Tarkovsky: Andrei Rublev

by Matthew Blevins

Andrei Rublev may be one of the few high water marks of cinematic achievement. It is difficult to reflect on the film while resisting the temptation to describe it with overwrought hyperbole. Its masterful use of historical context, religious overtones, and the grandiosity of its epic scale laid the framework for Tarkovsky’s deeply personal and introspective ruminations on the redemption of humanity. It is peerless in the sum of its parts and each viewing of the film only serves to peel back a few more layers of the surface to expose impressions of the unobtainable truths that lurk below.

We follow Andrei Rublev, a humanistic artist, through the intense trials and tribulations of medieval Russia. He is introspective and caring, which is a dangerous combination in any historical backdrop. His thoughtfulness makes it difficult for him to create the art that he has been tasked to create. He is too thoughtful for the cold pragmatism of commercial icon painting and is deeply conflicted by his desire to reconcile the ignorance of humanity and the redeeming grace of individuals. His desperate search for the redeeming qualities of humanity is a difficult task in times of ignorance and constant turmoil. Man’s desire for power would lead him to betray his god, country, brother, and fellow man so what point is there in creating art in service of man?

Andrei eventually loses his faith in mankind. He remains seemingly steadfast in his faith in god, but must come to terms with the fact that the two are not mutually exclusive. He must come to terms with the fact that it is our lot to suffer and it is through that suffering that we can find the beauty of humanity. Man may be driven to ignoble deeds in his personal quest for glory but there may be a modicum of hope within to cling to. The only trick is finding it in the face of so much ugliness. It is a great tragedy when the humanitarian loses his faith in mankind and it is equally as tragic when the great artist refuses to create, but it is through this introspective journey that he is able to find that which he is seeking.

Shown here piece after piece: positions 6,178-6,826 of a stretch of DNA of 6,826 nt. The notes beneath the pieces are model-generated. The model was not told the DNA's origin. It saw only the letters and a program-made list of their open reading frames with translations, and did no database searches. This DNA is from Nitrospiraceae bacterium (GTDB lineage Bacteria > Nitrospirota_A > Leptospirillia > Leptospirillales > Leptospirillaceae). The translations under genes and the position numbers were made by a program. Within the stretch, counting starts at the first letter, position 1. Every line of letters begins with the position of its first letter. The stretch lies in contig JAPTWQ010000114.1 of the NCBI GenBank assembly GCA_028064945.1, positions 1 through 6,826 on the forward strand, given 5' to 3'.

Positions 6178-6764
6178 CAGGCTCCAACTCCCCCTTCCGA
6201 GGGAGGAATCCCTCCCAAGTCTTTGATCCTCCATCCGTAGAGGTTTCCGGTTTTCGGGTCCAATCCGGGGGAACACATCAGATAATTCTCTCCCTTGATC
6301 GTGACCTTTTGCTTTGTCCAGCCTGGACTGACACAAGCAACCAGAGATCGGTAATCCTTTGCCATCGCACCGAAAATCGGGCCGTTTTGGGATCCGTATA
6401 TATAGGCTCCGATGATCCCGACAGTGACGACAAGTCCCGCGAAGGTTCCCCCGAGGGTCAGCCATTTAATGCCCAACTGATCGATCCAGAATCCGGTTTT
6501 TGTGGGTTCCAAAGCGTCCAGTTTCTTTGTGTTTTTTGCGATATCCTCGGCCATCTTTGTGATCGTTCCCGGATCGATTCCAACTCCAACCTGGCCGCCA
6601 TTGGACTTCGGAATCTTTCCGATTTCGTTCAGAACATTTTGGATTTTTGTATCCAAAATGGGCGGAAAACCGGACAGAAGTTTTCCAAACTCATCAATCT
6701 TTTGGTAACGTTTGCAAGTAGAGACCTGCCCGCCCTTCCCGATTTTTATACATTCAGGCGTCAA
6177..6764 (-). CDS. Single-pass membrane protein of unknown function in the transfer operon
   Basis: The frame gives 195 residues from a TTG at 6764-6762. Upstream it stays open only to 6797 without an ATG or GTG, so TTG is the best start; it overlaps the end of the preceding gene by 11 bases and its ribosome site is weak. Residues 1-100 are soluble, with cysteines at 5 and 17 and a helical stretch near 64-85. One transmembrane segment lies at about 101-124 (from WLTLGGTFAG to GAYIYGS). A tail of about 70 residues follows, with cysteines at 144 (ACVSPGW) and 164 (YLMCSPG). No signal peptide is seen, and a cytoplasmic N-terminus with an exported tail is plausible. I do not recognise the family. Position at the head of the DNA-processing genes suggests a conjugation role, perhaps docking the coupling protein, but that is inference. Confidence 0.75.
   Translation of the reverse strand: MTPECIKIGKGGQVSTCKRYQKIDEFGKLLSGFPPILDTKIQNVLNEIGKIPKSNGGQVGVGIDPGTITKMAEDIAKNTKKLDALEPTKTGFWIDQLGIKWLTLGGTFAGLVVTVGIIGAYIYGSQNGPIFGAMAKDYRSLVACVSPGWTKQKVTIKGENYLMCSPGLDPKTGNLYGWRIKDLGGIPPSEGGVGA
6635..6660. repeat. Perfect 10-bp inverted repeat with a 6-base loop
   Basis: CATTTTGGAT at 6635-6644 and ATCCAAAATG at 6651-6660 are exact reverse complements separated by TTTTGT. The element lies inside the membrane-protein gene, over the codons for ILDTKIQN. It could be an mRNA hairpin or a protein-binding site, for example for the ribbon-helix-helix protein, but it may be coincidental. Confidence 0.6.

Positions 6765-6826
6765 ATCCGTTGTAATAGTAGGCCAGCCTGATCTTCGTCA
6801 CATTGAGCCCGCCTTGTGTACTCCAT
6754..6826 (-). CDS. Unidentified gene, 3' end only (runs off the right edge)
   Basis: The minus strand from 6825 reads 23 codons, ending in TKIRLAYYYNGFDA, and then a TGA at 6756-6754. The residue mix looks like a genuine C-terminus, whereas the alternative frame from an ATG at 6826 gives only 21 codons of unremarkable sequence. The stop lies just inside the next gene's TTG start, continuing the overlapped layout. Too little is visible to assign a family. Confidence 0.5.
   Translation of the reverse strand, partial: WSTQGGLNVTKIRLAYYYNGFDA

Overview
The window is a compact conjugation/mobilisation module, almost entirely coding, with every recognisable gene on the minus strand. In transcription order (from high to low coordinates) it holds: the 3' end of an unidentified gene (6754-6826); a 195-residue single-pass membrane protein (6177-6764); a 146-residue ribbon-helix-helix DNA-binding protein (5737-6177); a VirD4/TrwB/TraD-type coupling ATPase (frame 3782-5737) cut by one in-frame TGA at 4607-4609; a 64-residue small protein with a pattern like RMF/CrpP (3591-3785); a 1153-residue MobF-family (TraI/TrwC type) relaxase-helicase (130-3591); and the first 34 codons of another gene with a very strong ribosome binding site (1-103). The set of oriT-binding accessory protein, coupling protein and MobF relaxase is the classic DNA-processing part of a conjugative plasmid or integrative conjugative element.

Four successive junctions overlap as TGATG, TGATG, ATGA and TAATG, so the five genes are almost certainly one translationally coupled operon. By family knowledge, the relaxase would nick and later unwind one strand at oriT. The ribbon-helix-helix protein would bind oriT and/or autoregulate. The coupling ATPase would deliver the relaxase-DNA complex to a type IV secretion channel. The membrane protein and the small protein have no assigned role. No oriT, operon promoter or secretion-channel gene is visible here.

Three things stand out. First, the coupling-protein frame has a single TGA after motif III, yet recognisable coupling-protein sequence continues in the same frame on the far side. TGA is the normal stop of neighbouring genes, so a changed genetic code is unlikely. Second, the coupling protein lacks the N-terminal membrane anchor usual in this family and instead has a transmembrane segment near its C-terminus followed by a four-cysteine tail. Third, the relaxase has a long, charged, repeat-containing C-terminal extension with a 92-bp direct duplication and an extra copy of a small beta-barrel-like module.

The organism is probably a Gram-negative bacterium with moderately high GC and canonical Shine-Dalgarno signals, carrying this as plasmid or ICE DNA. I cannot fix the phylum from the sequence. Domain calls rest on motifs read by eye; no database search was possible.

I am not a religious person but I understand the conflict that lives behind Andrei Rublev’s eternally youthful exterior. When taken as a whole it is difficult to find the good in humanity and the achievements of civilizations. Man is seemingly driven solely by his self satisfying needs and seems unwilling or unable to see the bigger picture and put their own actions in to a historical context. We are too busy living to stop and consider the transience of all things and the pressing need to find beauty while we are still here to find it. We are too preoccupied with the ugliness of the self-serving priest, power hungry leaders, and the exploitative raiders to consider the divinely tragic wisdom of the buffoon, or the inherent righteousness of man pushed beyond his limits.

100/100 - It is peerless in the sum of its parts and each viewing of the film only serves to peel back a few more layers of the surface to expose impressions of the unobtainable truths that lurk below.

Matthew Blevins

Behind me you see the empty bookshelves that my obsession with film has caused. Film teaches me most of the important concepts of life, such as cynicism, beauty, ugliness, subversion of societal norms, and what it is to be a tortured member of humanity. My passion for the medium is an important part of who I am as I stumble through existence in a desperate and frantic search for objective truths.
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  • http://twitter.com/NextProjection Christopher Misch

    Andrei Rublev is my favourite Tarkovsky, though it’s not a place I’d recommend anyone to start. Kind of like me starting Godard with Weekend.

  • http://www.facebook.com/blevo Matthew Blevins

     Interesting, I think Andrei Rublev was my first Tarkovsky and I was immediately hooked and wrapped up the rest of his work soon after.  Which one would you recommend starting with?  Stalker perhaps?  The best part about this retrospective is visiting each film again with fresh eyes and finding more pieces of each film that resonate with my soul. 

  • http://twitter.com/NextProjection Christopher Misch

    When it comes to Tarkovsky, I usually recommend Stalker or Solaris as the best places to start.

  • http://twitter.com/NextProjection Christopher Misch

    And I’ve actually only seen each Tarkovsky once, so watching you go through all these one by one makes me realize how I long to find the time to revisit each of them.

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